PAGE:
Company Voluntary Arrangement

A Company Voluntary Arrangement (CVA) is a formal procedure used by a company in financial distress to come to an arrangement with its creditors. A CVA permits the company to remain in business and usually seeks to produce a higher return to creditors as a whole compared to the use of any other form of insolvency procedure.

It is a method of achieving Parliament's preference for a business to continue as a going concern and to save as many jobs as possible. The CVA was introduced in the Insolvency Act 1986 but despite having many advantages, not least in that it is relatively cheaper and that the directors are able to run and operate the business rather than an Insolvency Practitioner (IP), its use has not been as widespread as anticipated.

Moratorium for small companies

Perhaps one of the reasons it is little-used is due to the not unreasonable belief that on the announcement of CVA proposals to the creditors, they will take action to protect their position above those of other creditors. The Insolvency Act 2000 however introduced a new procedure to allow small companies to obtain a moratorium, thereby preventing creditors from taking action for an initial period of 28 days whilst the proposals are being considered.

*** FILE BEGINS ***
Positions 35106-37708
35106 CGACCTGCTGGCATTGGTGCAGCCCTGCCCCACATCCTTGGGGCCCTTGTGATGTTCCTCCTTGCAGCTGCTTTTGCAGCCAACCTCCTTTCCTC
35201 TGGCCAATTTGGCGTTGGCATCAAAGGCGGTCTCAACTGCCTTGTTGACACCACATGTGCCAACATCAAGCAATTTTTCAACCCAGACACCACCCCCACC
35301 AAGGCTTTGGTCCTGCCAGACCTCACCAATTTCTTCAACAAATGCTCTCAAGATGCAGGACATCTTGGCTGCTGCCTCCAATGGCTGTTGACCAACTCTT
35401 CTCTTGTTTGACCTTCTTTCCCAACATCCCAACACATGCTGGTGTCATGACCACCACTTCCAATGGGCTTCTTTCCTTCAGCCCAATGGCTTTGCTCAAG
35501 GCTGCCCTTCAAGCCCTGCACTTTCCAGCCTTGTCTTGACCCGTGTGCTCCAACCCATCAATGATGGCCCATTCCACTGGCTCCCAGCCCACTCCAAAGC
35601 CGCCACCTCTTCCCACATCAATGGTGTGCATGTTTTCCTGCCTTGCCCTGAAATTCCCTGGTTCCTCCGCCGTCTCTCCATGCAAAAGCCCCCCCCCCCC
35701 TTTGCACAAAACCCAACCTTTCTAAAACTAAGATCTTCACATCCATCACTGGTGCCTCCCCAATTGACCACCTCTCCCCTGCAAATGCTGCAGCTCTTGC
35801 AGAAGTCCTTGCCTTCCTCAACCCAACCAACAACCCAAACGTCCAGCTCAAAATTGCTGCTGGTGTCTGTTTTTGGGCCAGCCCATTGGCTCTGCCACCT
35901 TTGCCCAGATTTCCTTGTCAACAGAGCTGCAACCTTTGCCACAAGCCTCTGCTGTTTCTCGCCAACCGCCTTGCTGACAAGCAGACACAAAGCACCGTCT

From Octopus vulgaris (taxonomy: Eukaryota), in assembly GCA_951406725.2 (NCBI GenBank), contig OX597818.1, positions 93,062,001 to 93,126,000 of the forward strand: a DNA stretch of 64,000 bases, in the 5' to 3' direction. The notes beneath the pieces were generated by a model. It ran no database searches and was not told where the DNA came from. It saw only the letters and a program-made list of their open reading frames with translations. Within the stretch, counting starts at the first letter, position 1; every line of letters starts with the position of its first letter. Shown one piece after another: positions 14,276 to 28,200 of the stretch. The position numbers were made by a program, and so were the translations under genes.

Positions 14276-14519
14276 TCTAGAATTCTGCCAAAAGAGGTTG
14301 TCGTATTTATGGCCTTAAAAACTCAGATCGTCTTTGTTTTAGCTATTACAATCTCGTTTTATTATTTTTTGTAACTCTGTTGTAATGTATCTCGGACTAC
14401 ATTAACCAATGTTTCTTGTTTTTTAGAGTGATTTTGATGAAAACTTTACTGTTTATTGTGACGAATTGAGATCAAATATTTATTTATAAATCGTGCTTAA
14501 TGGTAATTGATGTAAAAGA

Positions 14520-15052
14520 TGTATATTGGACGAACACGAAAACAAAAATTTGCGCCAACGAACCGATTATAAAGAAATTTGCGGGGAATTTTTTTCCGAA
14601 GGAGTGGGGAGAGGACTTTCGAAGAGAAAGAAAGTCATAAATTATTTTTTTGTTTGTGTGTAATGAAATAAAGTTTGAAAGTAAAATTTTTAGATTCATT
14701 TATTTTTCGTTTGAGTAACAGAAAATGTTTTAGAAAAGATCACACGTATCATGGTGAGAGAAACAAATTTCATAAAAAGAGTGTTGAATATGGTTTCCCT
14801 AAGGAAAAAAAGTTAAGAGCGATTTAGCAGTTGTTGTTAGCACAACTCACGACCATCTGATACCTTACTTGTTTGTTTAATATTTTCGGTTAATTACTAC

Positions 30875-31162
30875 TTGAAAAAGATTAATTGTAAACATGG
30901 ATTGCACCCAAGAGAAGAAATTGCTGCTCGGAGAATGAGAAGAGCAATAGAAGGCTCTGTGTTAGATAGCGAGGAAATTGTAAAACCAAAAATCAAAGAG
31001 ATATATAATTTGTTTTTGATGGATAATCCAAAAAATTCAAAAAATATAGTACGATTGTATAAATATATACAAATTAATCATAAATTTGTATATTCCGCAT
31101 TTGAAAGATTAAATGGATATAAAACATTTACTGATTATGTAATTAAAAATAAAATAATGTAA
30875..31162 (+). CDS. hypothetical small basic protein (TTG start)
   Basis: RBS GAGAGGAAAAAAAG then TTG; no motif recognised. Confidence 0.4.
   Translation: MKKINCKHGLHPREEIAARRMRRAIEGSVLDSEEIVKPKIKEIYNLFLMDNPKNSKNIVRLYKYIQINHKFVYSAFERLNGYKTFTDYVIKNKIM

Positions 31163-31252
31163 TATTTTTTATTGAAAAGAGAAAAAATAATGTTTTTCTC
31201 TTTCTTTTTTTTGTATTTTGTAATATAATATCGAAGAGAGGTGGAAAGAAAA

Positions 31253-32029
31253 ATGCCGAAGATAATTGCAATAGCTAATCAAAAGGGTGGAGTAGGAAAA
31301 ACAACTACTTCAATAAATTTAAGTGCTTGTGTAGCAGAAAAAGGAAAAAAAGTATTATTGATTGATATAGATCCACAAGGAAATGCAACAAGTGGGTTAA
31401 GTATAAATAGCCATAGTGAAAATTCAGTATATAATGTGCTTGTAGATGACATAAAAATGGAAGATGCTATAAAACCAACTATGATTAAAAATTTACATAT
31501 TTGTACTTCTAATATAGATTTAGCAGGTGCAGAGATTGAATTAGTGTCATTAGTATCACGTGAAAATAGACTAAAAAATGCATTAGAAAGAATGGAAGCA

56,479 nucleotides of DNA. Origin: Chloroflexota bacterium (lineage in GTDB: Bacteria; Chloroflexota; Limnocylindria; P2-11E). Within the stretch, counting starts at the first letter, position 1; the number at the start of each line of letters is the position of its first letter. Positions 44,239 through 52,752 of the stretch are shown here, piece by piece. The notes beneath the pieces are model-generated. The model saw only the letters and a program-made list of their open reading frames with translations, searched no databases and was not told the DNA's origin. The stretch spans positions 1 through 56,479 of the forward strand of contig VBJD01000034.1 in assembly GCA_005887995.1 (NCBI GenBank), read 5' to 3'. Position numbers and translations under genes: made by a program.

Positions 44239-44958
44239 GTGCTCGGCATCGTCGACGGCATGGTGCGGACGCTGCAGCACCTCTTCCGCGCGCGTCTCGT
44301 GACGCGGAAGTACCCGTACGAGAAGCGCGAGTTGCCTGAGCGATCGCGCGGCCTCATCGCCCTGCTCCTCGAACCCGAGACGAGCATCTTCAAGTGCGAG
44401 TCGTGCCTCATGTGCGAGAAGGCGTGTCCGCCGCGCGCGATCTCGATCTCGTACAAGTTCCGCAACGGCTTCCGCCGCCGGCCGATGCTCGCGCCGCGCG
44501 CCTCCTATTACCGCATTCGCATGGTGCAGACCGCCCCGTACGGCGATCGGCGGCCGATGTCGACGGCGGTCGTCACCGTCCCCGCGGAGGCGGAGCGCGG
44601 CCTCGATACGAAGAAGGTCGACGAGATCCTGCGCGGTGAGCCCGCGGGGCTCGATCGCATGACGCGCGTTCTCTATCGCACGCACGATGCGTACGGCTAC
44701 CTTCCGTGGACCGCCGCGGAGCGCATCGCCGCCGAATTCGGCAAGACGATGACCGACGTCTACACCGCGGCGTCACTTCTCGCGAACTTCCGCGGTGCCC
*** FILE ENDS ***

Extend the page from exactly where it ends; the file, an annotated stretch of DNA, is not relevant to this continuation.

It only applies for small companies though; those who meet two out of the three following criteria:

  • Turnover less than £5.6 million
  • Balance sheet total less than 2.8 million
  • Fewer than 50 employees.

There is no such moratorium protection for larger companies. For this reason, many larger companies are put into administration first which gives them protection from creditors and then to make CVA proposals.

Appointment of nominee

Although the directors may propose the arrangement, an IP acts as both a nominee of the arrangement and as supervisor of the scheme once agreed by the creditors.

The nominee reviews the proposals and prepares a report to the court setting out the proposals, the state of affairs of the company and whether a meeting of the company and creditors should be held.

Meeting to approve proposals

A meeting is then held at which approval from the creditors is sought. Approval of the proposals is required by over 75% in value of the creditors present (in person or by proxy) in order to bind all creditors to the arrangement. Creditors cannot then commence action against the company to recover money owing unless the company fails to abide by the terms of the CVA.

On approval of the CVA, the appointed supervisor sends a copy of the chairman's report of the meeting to Companies House.

Ending the CVA

The CVA comes to an end once it has been completed, or when it fails, upon which the supervisor notifies the Registrar of Companies within 28 days.

JMW Solicitors

JMW Solicitors can provide expert help and legal advice to management teams or to insolvency practitioners acting as nominees or supervisors in a company voluntary arrangement.

For further information, please call us on 0345 872 6666 or complete the online enquiry form.

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